Bass Viola da Gamba

attributed to John Rose British

Not on view

Viols, the most esteemed bowed instruments of the late Renaissance, were only gradually displaced by the violin family. Viols differ from violins chiefly in shape, in number of strings and tuning, and in having fretted necks. All viols are played in an upright position between the knees or on the legs ("gamba" means "leg"), and the bow is held palm upward. The sound is less brilliant and quieter than that of the violin family of instruments. Chamber music for a consort of four to six viols was composed during the Renaissance and Baroque eras, and solo works for the bass viol were being played until nearly the end of the eighteenth century. This instrument is of the type known as a division viol, measuring between two and three inches shorter than a consort viol.

Most surviving viols signed by or attributed to John Rose were likely made by the younger of a father and son pair of luthiers who went by the same name, and who worked in Bridewell, London, in the sixteenth century. While John Rose senior was among the earliest known of English viol makers, his son was among the most celebrated, and regarded as "the finest of all viol makers" in Thomas Mace's Musick's Monument of 1676. This instrument, dated ca. 1600, is attributed to the younger John Rose.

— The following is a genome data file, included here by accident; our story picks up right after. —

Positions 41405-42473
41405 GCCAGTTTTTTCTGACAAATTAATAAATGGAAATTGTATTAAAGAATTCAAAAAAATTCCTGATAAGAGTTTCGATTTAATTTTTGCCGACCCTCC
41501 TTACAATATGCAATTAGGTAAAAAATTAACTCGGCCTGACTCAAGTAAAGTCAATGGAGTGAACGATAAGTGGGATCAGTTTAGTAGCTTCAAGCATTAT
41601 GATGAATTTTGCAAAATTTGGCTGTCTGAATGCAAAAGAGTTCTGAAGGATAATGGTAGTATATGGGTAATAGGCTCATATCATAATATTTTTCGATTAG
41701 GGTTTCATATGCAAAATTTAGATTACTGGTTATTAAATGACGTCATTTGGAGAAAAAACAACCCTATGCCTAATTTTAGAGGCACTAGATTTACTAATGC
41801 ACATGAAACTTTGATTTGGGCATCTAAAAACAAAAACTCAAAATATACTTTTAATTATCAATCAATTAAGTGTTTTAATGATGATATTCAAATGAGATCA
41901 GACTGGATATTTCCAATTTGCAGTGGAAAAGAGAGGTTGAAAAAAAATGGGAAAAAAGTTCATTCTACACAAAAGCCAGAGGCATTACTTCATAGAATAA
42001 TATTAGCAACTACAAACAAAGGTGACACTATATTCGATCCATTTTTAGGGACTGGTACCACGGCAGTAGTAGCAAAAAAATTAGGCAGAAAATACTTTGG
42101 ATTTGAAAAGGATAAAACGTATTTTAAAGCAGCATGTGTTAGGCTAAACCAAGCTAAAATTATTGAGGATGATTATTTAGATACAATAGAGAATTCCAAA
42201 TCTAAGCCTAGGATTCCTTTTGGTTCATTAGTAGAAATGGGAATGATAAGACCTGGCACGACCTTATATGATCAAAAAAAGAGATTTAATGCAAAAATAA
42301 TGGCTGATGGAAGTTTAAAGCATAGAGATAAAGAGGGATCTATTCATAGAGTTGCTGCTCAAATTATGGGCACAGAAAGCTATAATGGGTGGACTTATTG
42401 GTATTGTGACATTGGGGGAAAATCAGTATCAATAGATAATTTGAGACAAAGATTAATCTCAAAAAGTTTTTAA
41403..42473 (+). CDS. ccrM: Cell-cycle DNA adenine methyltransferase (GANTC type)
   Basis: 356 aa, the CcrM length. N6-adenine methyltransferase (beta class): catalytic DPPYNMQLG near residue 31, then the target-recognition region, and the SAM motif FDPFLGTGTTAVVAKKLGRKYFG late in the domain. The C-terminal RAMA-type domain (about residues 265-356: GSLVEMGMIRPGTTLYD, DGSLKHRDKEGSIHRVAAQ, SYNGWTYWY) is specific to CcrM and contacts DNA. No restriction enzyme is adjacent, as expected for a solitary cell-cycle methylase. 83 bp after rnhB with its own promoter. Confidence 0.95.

Description: Repeatedly altered; high arched, three-piece spruce table with wing added on left lower bout probably dates from 18th century rebuilding as a cello; table edges are doubled and purfling does not match that of the maple back and ribs which bear floral and zoomorphic decoration incised with a hot needle; ribs were cut down, then widened and doubled with cross-grain beech; two-piece back of small horizontal figure has lower wings, of which the right is new; all internal parts as well as fittings, neck, grafted pegbox and scroll appear to be replacements (Karel Moens, 1991)

#Paduana del Re, anonymous, Spain, 16th c. Amy Domingues, Shirley Hunt, and Elizabeth Weinfeld, viols and Jude Ziliak, violin. Performing using instruments 1976.8.37, 1989.44, 1988.365, and 1974.229. October 1, 2014.

Bass Viola da Gamba, attributed to John Rose (British), Wood, British

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